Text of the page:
The South is known for many attributes: an obsessive love of football, fried chicken, Waffle House.
It is not known for ice hockey. Maybe because it’s a little too cold for a Southerner’s comfort.
I remember the days when Atlanta had a National Hockey League team. (No, really.) Beginning in 1999, Atlanta had the Thrashers. Attendance numbers weren’t great. In 2011, the team moved to Winnipeg, which seemed much more logical. Atlanta responded with a collective, “Meh.”
Now the biggest hockey team in Atlanta is the Gwinnett Gladiators, a minor league team.
Until Sunday when I saw the Gladiators play, I had never seen an ice hockey game. Remember: I live in the South. Football, baseball, and basketball are the sports of choice.
When I went to the game, it felt like everyone else knew that too. The stands were half empty. And though the game was fun and fast-moving, I spent much of it wondering what it must be like to play for a minor league hockey team in the South, a region where few care about sports on ice.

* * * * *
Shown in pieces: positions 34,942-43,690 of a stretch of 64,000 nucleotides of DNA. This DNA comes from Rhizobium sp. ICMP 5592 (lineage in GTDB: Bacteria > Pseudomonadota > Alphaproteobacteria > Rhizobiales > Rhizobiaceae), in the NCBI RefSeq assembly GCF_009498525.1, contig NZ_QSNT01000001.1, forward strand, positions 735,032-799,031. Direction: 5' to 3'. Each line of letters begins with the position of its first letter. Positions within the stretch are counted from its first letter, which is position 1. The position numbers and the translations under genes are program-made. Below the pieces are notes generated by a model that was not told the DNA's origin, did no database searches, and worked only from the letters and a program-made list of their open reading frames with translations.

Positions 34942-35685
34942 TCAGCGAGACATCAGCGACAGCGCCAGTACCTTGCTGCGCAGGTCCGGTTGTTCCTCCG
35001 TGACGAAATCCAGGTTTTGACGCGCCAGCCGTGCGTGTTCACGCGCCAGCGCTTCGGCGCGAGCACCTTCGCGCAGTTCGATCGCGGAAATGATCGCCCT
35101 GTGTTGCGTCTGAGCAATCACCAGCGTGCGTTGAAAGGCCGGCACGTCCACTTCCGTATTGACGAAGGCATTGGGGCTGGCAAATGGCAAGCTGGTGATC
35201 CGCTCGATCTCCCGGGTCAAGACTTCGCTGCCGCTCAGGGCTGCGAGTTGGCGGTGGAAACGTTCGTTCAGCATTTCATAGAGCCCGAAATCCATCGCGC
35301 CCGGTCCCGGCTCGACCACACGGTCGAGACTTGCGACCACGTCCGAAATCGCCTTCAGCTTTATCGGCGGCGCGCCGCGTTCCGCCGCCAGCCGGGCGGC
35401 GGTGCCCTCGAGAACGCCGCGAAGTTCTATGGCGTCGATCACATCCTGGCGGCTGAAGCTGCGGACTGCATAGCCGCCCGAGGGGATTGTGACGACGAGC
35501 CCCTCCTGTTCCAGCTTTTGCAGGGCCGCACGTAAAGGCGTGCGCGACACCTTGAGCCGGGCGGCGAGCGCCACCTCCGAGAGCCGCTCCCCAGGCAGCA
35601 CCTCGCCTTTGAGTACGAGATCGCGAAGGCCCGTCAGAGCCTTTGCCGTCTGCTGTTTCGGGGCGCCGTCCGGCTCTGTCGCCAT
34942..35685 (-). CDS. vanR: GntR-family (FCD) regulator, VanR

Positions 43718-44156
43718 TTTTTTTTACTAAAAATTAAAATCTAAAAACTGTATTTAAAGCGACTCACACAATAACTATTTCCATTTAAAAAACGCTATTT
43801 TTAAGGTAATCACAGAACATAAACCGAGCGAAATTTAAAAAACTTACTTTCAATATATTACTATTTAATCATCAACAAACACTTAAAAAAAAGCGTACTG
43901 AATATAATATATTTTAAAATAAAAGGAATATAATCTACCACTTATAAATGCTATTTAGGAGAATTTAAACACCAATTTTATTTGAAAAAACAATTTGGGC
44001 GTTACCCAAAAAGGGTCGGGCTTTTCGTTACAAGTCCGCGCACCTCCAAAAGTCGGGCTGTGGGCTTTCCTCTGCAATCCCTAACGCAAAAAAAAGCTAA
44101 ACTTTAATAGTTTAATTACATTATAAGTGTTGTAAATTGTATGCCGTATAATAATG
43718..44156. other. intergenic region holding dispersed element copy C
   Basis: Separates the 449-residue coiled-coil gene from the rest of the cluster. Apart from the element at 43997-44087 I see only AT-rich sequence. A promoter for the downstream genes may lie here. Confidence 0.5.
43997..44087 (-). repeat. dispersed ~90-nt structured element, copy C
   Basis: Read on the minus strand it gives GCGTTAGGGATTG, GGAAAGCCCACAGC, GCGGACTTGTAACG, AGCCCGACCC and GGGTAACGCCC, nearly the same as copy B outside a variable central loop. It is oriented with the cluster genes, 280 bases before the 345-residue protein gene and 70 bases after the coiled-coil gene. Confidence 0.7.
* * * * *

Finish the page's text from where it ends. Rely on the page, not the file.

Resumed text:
It’s not you, ice hockey. It’s us.
I don’t know why ice hockey doesn’t enjoy as popular a status as other sports. It’s more fun to watch than football, which takes hours for just a small amount of playtime, but it provides the same amount of violence. It’s as quick-paced as basketball. And it’s faster and includes more exercise than baseball.
The only explanation I can muster is hockey just isn’t Southern tradition. Football, basketball, and baseball are all sports that can be played outdoors at just about any time of the year, but ice hockey is more difficult to play. First, you need to know how to skate well. Then you have to go to a ice skating rink, a somewhat rare creature, to play. And let’s face it: During the lazy days of summer, most people would rather hit a baseball in the sun than a puck in an indoor rink.
As far as team sports are concerned, ice hockey just has higher barriers to entry.
Meanwhile at the Gladiators’ hockey game, a man in the stands was teaching his two young kids how to heckle, beaming whenever they insulted the opposing team.
“My grandma can skate better than you!”
Some traditions transcend time, place, and sport.